Once you’ve created a new tag, you must set its trigger. With Google Tag Manager, you’ll see several types of triggers from which you can choose. You can also set filters on your triggers, telling your website to only fire tags under certain circumstances.

    3. Variables

    The variables section tells the tag which data to collect. Tag Manager includes many variables built into the platform, allowing you to select the most helpful information to collect using tags.

    If you find Google Tag Manager does not have a built-in variable for what you want your website to do, you can define your own variables.

    Google Tag Manager vs Google Analytics

    So, what is the difference between Google’s Tag Manager and Analytics products? While Tag Manager and Analytics interact, they are not the same. Tag Manager is a TMS specifically for managing a website’s tags. 

    On the other hand, Google Analytics is a total website monitoring and analysis tool used to track information on your website. You can track the number of visitors, how visitors interact with your site, how long visitors spend on your site, and what happens when visitors leave your site.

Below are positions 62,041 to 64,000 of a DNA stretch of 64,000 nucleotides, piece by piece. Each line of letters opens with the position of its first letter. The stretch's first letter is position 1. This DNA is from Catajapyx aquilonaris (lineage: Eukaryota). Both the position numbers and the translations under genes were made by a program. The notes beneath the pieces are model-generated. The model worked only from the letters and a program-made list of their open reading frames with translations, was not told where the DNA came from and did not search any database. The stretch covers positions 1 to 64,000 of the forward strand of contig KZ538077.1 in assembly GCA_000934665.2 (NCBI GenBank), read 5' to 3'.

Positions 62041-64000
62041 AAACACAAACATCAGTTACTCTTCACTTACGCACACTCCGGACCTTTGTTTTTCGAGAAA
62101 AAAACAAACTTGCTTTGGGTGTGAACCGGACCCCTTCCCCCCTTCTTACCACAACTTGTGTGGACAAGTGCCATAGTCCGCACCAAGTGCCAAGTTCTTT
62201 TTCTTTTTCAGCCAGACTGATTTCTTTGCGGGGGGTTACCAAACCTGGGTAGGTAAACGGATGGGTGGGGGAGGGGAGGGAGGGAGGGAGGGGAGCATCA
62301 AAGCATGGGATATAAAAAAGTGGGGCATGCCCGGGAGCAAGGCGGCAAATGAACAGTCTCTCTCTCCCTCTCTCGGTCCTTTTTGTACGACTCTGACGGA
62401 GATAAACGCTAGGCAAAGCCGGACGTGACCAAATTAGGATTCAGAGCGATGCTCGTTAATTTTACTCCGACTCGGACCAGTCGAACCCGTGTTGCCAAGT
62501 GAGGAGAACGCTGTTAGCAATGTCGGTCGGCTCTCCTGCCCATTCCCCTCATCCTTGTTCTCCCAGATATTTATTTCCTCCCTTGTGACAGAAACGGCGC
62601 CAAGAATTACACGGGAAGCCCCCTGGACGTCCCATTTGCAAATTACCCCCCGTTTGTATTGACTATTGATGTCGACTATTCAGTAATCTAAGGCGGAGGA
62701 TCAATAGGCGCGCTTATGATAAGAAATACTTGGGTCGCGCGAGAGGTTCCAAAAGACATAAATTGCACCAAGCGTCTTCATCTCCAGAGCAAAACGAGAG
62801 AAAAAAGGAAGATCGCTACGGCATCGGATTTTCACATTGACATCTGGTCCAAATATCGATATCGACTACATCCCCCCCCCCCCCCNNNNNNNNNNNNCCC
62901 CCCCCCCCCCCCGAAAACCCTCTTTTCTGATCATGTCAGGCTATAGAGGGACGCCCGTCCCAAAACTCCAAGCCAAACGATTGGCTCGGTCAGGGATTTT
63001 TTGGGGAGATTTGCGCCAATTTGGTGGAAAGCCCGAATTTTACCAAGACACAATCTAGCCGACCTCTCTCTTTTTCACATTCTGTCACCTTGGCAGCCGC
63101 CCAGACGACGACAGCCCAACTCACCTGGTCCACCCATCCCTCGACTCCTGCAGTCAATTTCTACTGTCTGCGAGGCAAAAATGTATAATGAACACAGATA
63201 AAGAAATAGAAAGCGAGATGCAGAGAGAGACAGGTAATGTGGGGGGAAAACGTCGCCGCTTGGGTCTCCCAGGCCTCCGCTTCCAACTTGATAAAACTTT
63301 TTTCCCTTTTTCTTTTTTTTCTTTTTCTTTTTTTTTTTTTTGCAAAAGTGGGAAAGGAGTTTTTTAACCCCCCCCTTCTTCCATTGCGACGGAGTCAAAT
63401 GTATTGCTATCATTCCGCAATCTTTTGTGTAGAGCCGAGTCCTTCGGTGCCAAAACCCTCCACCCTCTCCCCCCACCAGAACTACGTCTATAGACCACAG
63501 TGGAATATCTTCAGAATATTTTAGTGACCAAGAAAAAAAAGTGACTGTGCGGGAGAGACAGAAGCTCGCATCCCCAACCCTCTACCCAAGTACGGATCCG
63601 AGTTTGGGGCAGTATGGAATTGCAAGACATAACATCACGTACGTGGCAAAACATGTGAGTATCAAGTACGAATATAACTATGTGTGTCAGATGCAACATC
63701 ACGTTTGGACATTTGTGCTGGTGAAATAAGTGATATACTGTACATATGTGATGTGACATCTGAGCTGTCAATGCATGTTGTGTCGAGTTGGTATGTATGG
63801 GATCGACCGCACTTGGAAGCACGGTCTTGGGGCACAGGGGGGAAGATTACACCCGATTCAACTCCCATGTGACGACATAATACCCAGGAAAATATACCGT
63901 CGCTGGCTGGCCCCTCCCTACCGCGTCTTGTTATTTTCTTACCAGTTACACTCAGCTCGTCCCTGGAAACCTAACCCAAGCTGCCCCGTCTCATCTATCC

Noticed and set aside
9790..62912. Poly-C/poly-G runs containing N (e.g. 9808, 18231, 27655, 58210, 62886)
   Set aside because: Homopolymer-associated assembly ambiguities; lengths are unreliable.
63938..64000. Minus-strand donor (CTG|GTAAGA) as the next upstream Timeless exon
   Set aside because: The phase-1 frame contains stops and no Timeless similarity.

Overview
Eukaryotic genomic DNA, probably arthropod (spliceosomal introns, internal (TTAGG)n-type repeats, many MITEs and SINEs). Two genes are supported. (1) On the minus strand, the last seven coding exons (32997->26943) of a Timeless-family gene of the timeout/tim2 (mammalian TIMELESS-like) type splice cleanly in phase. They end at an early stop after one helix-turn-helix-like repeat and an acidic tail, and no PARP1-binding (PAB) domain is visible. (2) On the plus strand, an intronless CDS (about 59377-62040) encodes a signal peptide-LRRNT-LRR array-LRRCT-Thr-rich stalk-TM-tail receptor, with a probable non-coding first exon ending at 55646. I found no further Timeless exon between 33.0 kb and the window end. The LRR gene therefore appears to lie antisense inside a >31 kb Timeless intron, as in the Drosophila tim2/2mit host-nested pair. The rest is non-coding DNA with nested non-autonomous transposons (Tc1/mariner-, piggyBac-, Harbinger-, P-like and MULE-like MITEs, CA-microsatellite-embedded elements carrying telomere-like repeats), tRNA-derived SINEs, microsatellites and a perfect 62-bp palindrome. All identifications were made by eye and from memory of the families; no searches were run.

Google Tag Manager is an intermediary between your website and Google Analytics (as well as other tracking applications).

    Google Analytics receives data from Google Tag Manager by way of tags. You do not need Google Tag Manager to use Google Analytics. You can embed code for Google Analytics directly onto your site without going through Google Tag Manager. 

    However, if you manage tags from multiple third-party applications, you may want to use Tag Manager.

    Google Tag Manager Certification

    There are many online options to receive training in Google Tag Manager. If you are interested in perfecting your Google Tag Manager skills, consider one of these online courses:


    Google Tag Manager is an excellent tool for adding, monitoring and removing tags from your website. You’ll be able to navigate between tags, triggers, and variables through an easy-to-use online interface that allows you to manage all of your website’s tags in one place.

    If you’re interested in learning more about Google Task Manager, explore one of the many online Google Task Manager certification options.